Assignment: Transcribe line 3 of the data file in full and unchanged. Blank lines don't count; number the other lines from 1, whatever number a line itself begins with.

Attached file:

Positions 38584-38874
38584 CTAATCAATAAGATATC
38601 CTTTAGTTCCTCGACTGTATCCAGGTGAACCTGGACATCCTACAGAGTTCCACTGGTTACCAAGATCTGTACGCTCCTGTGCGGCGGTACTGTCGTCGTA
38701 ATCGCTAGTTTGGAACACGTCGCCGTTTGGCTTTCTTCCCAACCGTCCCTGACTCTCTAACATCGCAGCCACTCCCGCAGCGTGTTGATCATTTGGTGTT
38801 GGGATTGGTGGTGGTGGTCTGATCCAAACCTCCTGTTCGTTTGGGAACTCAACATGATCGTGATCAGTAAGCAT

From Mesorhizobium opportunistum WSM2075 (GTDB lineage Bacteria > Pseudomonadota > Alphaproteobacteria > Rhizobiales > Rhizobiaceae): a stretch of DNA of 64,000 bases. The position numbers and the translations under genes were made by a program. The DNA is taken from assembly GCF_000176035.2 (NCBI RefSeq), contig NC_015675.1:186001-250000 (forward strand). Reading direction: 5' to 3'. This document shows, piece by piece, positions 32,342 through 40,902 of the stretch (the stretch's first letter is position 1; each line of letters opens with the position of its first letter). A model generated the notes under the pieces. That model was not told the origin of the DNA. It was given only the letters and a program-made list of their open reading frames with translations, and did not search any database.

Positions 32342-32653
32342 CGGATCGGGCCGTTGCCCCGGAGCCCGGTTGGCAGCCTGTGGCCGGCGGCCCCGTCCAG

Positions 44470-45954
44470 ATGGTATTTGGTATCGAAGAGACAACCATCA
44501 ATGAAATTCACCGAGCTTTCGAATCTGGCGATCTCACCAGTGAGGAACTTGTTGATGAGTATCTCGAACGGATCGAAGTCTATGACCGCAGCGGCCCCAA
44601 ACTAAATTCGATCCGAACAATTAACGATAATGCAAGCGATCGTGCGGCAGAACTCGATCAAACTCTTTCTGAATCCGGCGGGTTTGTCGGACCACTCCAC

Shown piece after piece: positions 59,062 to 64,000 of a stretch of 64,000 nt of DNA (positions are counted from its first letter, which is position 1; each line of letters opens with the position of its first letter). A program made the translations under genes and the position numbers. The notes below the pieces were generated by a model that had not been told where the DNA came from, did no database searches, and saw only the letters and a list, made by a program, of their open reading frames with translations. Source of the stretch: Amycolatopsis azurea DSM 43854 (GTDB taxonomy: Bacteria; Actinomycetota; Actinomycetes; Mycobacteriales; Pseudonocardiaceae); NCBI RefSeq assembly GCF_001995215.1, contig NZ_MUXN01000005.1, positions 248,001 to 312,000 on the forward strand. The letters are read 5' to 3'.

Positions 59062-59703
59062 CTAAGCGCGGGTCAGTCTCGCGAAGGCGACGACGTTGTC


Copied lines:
38601 CTTTAGTTCCTCGACTGTATCCAGGTGAACCTGGACATCCTACAGAGTTCCACTGGTTACCAAGATCTGTACGCTCCTGTGCGGCGGTACTGTCGTCGTA